Mark Rowley’s dramatic announcement at yesterday’s meeting of the London Assembly police and crime committee that “two or three Met officers a week” will be facing criminal charges over the coming months rightly hit the headlines. But the situation could be even worse.
Crimes now being uncovered could take “two years or more” to work their way through the courts, the new Met Commissioner said, and in addition a probe is underway into a thousand cases over the past 10 years where officers were investigated for sexual misconduct or domestic violence yet remained in the force which could result in yet more action.
At the same time the entire 47,000 strong Met workforce is effectively being re-vetted, a process which could uncover new cases, and new “anti-corruption and abuse” hotlines are receiving “tens of calls a week” – a third of them about other forces – further adding to the caseload.
The process of cleansing the beleaguered force of officers “who corrupt our integrity,”Rowley warned, “won’t be rapid and it will be painful”.
The Commissioner’s frank statement created a sharp with his predecessor Cressida Dick, who was criticised by Sadiq Khan for failing to grasp the depth of the problems besetting the Met, and was welcomed by Conservative committee chair Susan Hall.
Rowley also put the spotlight on leadership failings within the ranks of the Met with other disturbing statistics. “The average army colonel will have had 72 weeks of leadership training since graduating from Sandhurst,” he said. “Our chief superintendents, if they have had a handful they are lucky. There is a lot of work to do to create a leadership that is skilled and confident in dealing with this.”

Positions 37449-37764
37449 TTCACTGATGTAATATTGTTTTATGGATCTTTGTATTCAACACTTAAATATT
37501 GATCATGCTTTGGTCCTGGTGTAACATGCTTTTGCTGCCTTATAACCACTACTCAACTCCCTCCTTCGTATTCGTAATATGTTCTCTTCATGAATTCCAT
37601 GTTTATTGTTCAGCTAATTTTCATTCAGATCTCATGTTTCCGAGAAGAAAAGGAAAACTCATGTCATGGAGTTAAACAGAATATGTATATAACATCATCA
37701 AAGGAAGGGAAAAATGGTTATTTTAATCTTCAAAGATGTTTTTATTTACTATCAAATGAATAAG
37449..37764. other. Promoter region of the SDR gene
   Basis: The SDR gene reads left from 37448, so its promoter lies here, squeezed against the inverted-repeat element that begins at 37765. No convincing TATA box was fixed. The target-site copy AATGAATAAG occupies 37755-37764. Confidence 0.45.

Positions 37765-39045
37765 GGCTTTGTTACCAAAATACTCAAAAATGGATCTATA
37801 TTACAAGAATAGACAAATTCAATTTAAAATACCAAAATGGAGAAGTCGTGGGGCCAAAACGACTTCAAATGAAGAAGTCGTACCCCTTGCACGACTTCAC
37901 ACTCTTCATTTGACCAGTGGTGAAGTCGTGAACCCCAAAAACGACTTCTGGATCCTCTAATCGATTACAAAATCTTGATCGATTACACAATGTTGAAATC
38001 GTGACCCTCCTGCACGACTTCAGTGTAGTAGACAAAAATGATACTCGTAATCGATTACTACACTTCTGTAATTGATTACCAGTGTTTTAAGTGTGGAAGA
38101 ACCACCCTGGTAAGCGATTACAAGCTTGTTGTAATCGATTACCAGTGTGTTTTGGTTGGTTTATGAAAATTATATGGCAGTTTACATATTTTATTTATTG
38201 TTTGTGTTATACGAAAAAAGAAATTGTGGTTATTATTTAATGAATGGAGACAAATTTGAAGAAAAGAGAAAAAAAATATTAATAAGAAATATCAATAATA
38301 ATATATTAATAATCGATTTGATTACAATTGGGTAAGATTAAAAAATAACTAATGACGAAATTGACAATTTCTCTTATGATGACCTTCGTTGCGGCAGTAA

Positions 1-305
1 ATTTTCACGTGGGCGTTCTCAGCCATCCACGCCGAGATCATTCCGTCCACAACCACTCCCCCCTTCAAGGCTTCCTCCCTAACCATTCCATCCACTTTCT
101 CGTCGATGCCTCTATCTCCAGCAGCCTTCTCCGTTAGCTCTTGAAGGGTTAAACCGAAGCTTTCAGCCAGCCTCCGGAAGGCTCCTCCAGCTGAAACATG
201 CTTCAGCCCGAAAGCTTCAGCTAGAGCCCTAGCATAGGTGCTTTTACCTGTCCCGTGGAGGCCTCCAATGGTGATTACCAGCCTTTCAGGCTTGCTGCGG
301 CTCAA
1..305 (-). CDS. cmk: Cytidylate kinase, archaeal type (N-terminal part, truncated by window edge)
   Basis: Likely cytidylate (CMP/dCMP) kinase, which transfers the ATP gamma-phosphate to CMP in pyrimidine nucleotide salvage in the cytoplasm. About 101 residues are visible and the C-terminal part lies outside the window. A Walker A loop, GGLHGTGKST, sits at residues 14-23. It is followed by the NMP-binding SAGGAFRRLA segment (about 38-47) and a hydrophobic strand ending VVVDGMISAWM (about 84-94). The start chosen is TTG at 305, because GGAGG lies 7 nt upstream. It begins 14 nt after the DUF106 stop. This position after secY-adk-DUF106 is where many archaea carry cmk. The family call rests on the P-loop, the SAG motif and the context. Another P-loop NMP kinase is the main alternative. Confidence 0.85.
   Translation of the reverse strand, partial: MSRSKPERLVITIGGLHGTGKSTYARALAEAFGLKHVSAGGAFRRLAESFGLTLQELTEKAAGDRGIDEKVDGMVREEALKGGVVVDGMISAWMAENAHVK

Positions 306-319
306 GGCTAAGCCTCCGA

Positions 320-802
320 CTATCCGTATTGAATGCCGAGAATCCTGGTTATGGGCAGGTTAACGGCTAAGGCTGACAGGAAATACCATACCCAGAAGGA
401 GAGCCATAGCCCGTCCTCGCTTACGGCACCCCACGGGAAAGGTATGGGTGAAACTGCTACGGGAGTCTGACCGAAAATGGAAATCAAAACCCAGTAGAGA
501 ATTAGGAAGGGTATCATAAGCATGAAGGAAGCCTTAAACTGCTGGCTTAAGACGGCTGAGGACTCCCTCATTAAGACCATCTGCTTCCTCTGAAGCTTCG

Answering the committee’s call for him to “play his part”, the Mayor today announced almost £12 million for a new “Met leadership academy” to “better support Met leaders and line managers to tackle performance and standards issues at source”.
A further £2.5 million from City Hall will go towards improving the performance of the Met’s command and control centre, which handles more than six million emergency calls a year. The funding boost was already part of the Mayor’s 2023/24 budget, due for approval next month, which includes a £15 council tax hike going towards policing.
Rowley also warned that the current “operating environment and public debate” is affecting the drive to increase police numbers, with the Met likely to miss its March 2023 recruitment targets, possibly by the “high hundreds”.
The number of officers leaving the force has been going up as well and salary levels have been a factor. “The next pay round is really important,” Rowley said.
The Met’s end of December figures show a total of 34,244 officers in post, with a net increase of some 3,500 between 2019/20 and 2021/22. But while 103 officers were recruited in December, 220 left the force, 15 per cent of officers had under two years’ service, and over a third overall less than five years’.
In another sign of a new openness Rowley is inviting Londoners’ comments during a 12-week consultation on his initial “turnaround” plan, which includes a major boost to neighbourhood policing. It will run until 17 March.
The full police committee meeting can be viewed here.
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